In theory, they work perfectly. Everyone brings one dish, enough for a few people, and then all participants share a little of everything and everyone has a complete meal.
In practice, however, the potluck can be a more complicated social affair. Coordinating dishes to provide a wide selection can require a bit of effort – ever end up being the fifth person to bring a pasta salad to one of these events? And what about accommodating the gluten sensitivities, nut allergies and that one inevitable pesky vegan?
So help me Susan, if I have to eat one more piece of tofu…
Don’t get me wrong -I love a good spinach dip, and deviled eggs are a classic, but most people run around at the last minute and end up bringing something largely forgettable.
We have the solution for you here at INSH: six memorable and tasty dishes that you can bring to make your next potluck completely unforgettable.
1. Everglades Pizza
…with Python, Alligator, Hogg and Frogs Legs all from the local swamp.
Why not take the dish everyone loves and bring a variation no one will ever forget? We’re not talking about ordering a pizza with extra pepperoni, or adding a few capers – we’re talking about the type of pizza sold by Evans Neighborhood Pizza. They sell their “World Famous Everglades Pizza” which has: Python, Deep Fried Frog Legs, Alligator, Hog, Everglades Seasoning, Tomato, and Swamp Cabbage.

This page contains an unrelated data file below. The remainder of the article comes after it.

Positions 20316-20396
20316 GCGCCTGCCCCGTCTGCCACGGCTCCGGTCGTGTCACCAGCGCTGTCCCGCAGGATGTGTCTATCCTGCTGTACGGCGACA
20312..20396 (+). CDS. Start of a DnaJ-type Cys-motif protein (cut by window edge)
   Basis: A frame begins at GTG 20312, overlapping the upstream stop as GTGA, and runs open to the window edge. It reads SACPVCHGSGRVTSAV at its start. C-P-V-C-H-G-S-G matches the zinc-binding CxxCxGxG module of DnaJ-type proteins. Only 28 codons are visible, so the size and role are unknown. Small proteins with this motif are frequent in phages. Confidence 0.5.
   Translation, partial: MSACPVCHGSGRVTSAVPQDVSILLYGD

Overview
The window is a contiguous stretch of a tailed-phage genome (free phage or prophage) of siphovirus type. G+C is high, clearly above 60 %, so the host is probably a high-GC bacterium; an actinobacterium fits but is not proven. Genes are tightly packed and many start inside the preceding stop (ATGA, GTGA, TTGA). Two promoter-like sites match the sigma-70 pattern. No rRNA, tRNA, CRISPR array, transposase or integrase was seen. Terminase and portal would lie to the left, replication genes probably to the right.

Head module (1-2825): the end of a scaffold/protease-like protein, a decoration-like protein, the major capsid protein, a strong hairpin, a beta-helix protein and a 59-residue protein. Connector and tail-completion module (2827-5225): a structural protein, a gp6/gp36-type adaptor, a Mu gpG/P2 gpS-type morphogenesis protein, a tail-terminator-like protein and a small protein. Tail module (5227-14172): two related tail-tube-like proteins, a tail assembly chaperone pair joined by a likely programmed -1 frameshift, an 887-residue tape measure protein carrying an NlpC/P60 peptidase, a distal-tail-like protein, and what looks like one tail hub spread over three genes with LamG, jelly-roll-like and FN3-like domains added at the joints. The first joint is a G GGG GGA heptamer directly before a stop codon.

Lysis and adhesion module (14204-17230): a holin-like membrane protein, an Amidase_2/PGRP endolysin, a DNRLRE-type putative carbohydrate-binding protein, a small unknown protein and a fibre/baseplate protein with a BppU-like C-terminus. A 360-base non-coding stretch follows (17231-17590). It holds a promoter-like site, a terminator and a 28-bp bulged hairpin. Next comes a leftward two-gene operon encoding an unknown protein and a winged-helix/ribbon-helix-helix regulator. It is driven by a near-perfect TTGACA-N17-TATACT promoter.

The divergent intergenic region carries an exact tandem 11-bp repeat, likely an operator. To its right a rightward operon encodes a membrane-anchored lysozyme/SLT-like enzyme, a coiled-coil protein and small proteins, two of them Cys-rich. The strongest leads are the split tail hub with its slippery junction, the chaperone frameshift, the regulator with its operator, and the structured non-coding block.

Can you image anyone forgetting a pizza like that?
2. Fly Burgers
The idea of eating bugs is a bit scary for some people in North America, but they can be a popular food source in other areas of the globe. This past summer at Toronto’s Canadian National Exhibition, you could visit Bug Bistro for a ‘Bug Dog’ – a beef frank topped with seasoned mustard crickets, or a crispy beef taco with chili lime crickets.
There are over 55 thousand hits on Google for mealworm recipes alone. Let’s face it. Bugs can sneak into anything. It’s not just the ones the fly into your mouth while you’re sleeping or riding your bike, they can also be in food – food you already eat every day. It’s estimated that the average person eats about one pound of bugs and bug parts each year. Even the FDA allows for a certain amount of what they call “insect filth”.
But entomophagy, or the practice of eating insects, is considered by many as a healthy, eco-friendly and protein packed way of getting your grub on. With nearly 2000 known species of edible insects, why not embrace them and bring a plate of fly burgers to your next pot luck? Near Lake Victoria in Africa for instance (Tanzania, Uganda & Kenya), recipes vary from village to village during the annual mayfly swarms – but you too can make a tasty burger in at home if you catch enough.
Each burger contains about 500,000 mayflies and they are incredibly high in protein (as much as seven times higher than a beef burger), so you can finally satisfy people on extremely healthy diets who never eat anything other people bring. The flies are packed and pressed into patties and then fried or baked, so by the end of the process they look like black coloured hamburgers. But that’s pretty much the same thing as beef, right? Put some BBQ sauce on that patty and you are good to go!